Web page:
All eyes are on Racing Point and the return of Nico Hulkenberg as the unexpected storyline of the British Grand Prix weekend.
Firstly, we should spare a thought for Sergio Perez, who is absent because of his positive COVID-19 test. Amid all the excitement of a last-minute substitute and the prospect of Hulkenberg scoring a podium that has eluded him his entire career, we shouldn’t lose sight of the fact that Checo has contracted a very serious virus. He’s not showing symptoms for now, so hopefully it stays that way and he makes a swift recovery.
As for Hulkenberg, who started brightly with ninth place in first practice, just half a second slower than team-mate Lance Stroll, this is a huge opportunity. He knows Silverstone well and the RP20 – the pink Mercedes – is a really quick car. I think he should be up to speed in time to get close to Stroll in qualifying and race for good points on Sunday.
Who knows, if he stays in the car again for next weekend – Perez might have to quarantine for 10 days which would rule him out of both races – maybe Hulkenberg can be a legitimate podium contender with some mileage under his belt?
It has injected a fun storyline into a weekend that threatened to be a bit bland. Silverstone’s a great track and there’s always something to watch in F1, but there have been some quite bleak admissions in recent days that aren’t good for hopes of Mercedes being challenged.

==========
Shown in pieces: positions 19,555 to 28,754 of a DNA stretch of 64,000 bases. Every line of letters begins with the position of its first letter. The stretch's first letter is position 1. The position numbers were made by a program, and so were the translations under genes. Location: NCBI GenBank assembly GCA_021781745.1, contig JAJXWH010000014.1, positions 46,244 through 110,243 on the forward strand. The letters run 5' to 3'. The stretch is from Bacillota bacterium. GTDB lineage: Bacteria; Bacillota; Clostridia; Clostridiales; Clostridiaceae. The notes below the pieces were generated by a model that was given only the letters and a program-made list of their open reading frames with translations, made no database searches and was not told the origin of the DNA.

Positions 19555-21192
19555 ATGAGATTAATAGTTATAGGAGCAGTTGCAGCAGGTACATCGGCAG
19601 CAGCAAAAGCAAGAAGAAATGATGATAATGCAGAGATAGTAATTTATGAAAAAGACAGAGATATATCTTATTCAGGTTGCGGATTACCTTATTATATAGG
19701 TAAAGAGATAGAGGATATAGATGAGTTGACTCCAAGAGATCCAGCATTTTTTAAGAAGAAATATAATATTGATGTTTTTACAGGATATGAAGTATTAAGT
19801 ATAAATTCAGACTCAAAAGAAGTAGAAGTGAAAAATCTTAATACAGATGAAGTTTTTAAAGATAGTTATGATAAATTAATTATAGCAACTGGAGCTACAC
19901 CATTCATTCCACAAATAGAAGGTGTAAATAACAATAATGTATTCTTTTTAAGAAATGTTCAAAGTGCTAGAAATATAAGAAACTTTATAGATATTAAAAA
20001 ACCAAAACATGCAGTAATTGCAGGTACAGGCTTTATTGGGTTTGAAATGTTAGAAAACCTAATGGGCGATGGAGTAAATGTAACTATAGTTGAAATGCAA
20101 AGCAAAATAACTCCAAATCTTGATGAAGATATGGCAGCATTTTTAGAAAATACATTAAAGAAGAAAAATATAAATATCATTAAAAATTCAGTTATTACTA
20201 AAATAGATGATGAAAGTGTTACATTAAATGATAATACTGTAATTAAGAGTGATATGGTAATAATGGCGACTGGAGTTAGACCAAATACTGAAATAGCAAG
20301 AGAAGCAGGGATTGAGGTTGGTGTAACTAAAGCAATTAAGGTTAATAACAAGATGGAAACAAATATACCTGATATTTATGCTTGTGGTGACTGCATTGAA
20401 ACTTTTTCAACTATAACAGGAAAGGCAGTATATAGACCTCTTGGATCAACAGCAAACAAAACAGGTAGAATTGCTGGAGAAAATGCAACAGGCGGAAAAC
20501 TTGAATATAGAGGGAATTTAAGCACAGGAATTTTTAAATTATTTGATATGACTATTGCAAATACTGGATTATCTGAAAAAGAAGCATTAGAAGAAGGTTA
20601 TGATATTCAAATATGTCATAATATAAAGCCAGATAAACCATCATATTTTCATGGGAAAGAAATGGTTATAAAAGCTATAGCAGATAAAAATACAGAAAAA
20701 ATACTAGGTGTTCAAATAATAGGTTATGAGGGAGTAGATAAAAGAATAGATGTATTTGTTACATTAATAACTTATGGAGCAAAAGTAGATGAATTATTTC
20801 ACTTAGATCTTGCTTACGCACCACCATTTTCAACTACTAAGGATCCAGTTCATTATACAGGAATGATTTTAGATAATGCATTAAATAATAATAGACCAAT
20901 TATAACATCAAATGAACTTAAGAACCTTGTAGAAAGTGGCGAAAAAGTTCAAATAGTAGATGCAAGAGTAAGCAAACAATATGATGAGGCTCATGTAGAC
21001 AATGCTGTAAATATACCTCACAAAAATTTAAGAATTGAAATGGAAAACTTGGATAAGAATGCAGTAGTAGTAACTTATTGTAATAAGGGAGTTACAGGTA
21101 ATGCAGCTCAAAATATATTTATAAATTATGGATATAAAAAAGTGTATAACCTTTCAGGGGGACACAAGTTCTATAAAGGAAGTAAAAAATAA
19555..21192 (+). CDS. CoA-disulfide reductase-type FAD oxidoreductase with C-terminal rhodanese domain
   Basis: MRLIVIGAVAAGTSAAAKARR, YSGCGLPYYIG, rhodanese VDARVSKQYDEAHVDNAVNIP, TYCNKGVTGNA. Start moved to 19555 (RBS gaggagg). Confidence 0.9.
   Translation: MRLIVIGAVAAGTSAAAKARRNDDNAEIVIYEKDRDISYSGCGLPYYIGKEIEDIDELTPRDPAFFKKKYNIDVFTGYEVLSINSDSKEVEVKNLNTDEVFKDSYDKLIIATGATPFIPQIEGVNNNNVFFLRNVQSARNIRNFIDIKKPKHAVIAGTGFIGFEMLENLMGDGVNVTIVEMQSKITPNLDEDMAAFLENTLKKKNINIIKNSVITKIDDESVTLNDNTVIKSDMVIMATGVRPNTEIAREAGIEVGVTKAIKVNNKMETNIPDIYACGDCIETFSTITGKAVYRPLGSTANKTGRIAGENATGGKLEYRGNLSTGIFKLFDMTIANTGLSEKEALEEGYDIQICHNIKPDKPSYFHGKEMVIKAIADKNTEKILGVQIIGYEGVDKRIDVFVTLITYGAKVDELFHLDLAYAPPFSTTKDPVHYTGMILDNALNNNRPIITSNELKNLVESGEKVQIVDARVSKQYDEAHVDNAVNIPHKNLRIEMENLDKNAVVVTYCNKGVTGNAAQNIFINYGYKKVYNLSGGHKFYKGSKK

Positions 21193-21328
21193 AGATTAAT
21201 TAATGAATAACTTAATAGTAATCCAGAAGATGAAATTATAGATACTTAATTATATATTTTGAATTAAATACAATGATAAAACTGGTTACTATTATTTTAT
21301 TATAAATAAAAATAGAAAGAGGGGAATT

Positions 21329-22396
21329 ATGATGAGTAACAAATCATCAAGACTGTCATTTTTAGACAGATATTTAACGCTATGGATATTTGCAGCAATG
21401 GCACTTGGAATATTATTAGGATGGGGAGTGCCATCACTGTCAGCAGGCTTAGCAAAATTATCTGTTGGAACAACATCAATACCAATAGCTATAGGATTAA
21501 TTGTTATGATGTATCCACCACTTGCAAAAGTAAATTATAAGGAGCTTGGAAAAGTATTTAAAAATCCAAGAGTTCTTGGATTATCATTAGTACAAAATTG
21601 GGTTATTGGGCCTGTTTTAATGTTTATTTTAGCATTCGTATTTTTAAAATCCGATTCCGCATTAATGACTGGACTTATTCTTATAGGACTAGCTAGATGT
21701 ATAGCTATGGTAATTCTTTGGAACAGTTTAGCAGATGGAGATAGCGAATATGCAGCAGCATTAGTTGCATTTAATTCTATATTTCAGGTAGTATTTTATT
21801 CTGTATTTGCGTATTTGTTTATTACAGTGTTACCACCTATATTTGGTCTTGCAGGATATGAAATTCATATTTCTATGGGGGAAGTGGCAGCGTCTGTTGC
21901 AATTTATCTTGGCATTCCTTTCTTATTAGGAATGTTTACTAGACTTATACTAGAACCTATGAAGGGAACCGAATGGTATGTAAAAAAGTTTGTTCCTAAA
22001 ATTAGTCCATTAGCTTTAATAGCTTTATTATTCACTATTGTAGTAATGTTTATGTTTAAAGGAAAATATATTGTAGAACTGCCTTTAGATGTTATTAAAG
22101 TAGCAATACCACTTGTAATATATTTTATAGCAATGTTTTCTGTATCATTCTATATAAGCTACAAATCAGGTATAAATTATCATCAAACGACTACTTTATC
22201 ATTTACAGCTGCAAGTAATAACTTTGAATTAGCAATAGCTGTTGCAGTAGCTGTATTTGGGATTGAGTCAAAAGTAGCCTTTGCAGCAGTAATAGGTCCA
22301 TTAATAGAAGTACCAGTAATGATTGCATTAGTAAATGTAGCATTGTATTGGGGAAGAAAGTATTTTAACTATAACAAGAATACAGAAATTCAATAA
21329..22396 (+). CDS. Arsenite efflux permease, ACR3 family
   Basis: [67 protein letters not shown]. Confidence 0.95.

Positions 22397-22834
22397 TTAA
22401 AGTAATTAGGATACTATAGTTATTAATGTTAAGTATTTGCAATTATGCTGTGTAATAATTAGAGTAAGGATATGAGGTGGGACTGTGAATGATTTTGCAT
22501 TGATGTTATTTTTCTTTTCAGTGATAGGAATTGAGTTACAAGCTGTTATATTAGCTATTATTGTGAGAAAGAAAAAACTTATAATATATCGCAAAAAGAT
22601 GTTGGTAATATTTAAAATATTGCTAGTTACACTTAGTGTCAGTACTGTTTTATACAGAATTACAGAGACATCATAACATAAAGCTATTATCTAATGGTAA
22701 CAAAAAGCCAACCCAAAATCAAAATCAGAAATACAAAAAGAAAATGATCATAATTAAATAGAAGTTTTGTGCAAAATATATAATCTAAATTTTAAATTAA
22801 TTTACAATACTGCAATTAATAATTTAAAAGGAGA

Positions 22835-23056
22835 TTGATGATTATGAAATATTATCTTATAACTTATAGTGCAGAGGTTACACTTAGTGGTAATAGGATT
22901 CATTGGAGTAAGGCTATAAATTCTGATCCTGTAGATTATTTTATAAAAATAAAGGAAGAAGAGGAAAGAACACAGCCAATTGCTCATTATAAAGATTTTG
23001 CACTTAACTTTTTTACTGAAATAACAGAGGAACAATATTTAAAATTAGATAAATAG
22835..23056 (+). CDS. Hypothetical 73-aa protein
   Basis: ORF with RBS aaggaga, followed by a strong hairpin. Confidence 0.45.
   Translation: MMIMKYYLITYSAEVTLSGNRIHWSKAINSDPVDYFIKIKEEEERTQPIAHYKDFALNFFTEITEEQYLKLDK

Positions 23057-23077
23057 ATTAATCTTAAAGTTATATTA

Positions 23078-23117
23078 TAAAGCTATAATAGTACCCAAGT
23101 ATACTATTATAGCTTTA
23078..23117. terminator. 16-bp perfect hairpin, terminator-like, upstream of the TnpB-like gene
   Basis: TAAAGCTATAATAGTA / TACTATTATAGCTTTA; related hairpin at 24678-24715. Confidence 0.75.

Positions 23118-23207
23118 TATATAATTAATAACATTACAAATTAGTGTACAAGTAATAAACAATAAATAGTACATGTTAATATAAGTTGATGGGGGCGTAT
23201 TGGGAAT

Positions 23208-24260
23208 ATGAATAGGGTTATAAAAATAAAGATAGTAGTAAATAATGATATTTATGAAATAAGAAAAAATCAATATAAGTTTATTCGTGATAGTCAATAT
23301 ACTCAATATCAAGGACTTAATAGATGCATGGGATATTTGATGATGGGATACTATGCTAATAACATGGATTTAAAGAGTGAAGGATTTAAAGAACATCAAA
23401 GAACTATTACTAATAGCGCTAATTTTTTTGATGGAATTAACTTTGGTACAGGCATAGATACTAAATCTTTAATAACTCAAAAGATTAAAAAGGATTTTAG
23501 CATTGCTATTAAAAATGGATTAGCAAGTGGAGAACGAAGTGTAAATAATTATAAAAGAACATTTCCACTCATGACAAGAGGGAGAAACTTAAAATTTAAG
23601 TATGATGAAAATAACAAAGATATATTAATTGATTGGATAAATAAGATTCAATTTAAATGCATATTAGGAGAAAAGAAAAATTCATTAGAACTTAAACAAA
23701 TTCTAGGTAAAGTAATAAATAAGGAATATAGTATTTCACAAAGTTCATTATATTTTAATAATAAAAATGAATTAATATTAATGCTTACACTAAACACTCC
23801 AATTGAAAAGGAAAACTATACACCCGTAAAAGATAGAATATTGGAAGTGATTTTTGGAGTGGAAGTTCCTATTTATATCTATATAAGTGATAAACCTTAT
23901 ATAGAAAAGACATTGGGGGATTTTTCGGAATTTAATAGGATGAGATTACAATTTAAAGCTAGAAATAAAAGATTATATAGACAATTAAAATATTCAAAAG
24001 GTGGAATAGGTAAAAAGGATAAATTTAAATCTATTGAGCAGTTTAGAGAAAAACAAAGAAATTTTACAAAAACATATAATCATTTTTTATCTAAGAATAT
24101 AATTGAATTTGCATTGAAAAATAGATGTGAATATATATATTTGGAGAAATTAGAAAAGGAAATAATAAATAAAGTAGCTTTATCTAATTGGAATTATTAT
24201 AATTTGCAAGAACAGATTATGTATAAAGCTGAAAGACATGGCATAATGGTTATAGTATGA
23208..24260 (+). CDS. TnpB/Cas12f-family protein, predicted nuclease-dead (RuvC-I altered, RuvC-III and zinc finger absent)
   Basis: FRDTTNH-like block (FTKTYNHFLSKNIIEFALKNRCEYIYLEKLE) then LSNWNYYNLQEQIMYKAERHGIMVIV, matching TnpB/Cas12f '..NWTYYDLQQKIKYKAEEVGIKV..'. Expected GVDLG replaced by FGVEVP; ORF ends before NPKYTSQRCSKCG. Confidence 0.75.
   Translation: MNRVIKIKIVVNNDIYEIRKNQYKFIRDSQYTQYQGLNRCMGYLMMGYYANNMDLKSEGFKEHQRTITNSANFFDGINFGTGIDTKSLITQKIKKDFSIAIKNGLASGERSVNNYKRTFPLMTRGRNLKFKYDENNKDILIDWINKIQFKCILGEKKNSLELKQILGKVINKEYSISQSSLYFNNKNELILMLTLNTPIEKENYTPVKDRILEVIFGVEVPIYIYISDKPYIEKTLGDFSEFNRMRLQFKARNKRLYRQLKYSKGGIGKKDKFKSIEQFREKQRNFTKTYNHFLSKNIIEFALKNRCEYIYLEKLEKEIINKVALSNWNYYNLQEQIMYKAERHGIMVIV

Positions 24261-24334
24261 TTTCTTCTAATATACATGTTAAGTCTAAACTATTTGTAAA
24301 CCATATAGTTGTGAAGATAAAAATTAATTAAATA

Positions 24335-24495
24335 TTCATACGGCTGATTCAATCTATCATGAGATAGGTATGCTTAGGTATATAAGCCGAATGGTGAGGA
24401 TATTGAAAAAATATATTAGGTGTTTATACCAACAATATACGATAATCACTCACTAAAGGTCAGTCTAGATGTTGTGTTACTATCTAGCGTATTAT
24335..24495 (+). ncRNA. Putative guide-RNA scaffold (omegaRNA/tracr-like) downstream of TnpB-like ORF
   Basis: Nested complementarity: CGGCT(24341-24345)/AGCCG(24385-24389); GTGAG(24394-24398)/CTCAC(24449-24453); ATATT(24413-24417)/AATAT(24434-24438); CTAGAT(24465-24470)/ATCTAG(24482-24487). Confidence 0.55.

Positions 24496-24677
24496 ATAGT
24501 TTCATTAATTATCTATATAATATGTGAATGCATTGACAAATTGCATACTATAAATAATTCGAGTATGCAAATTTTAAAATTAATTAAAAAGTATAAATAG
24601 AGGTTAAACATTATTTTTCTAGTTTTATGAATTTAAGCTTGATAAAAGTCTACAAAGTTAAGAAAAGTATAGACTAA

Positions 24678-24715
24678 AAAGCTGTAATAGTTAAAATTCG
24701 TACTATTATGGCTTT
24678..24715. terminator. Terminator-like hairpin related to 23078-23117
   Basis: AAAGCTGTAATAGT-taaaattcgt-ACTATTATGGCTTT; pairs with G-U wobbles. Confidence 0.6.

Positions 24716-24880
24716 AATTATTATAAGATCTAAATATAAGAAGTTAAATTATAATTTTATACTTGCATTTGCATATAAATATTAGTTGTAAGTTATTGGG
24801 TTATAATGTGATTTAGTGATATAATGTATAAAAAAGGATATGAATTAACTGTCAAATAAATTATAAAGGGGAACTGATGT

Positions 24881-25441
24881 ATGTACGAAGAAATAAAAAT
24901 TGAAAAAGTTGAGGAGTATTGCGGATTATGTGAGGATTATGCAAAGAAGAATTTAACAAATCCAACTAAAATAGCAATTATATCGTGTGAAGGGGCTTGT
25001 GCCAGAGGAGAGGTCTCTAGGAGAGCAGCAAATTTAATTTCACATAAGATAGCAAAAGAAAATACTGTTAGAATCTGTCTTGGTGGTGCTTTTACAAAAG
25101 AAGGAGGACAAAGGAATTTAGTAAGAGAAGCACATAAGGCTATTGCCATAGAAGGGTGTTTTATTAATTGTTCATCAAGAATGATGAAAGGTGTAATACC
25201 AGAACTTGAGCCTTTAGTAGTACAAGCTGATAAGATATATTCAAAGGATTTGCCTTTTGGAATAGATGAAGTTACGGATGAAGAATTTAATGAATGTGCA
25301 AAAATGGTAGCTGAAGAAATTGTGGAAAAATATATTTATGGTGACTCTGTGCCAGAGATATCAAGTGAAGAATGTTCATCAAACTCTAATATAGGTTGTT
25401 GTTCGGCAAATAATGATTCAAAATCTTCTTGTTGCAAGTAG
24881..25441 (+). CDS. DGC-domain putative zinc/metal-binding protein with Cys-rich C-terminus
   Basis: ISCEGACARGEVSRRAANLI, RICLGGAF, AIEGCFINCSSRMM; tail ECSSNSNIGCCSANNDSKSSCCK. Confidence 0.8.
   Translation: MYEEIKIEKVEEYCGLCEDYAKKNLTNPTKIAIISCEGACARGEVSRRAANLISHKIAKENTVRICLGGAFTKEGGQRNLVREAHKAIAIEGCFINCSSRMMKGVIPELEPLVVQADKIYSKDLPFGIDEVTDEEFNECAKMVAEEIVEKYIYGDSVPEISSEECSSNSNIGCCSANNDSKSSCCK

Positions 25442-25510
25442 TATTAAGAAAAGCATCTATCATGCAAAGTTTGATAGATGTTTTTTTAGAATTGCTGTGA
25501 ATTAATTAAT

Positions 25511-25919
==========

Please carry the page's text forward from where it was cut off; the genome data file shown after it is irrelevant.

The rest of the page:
Ferrari’s in a very difficult situation, underlined by president John Elkann giving a very rare interview in Italy in which he said the team needs to rebuild itself and prepare to win again in 2022. It’s an admission of what we already knew, or at least suspected – there’s no big turnaround coming this year, or next year.
That’s a shame, but we thought we’d also have Red Bull in the running. That’s looking like it won’t be the case either. Max Verstappen said on Thursday that he hopes he can be fighting Mercedes constantly at the end of 2020, or maybe 2021 – a suggestion that in the short-term Red Bull will be trying to work out its aero problems.
Verstappen had a decent start to the Silverstone weekend in FP1, as did Charles Leclerc for Ferrari. Ultimate pace is irrelevant in FP1 because everybody’s doing something slightly different. But it could be that the really, really warm temperatures in England – more than 30 degree – are helping their cause, as Mercedes has previously theorised that colder conditions have flattered the Silver Arrows a bit.
We’ll find out more in FP2, and then Saturday is the big test. There are no upgrades for Ferrari at Silverstone but Red Bull’s trying lots of things to extract more performance from the RB16.
For the sake of these two weeks at Silverstone, then the high-downforce Barcelona circuit, and maybe the entire 2020 season, cross your fingers and hope Red Bull’s going down the right path.
But there seems little reason to believe it will be anything other than a Lewis Hamilton vs Valtteri Bottas fight this weekend.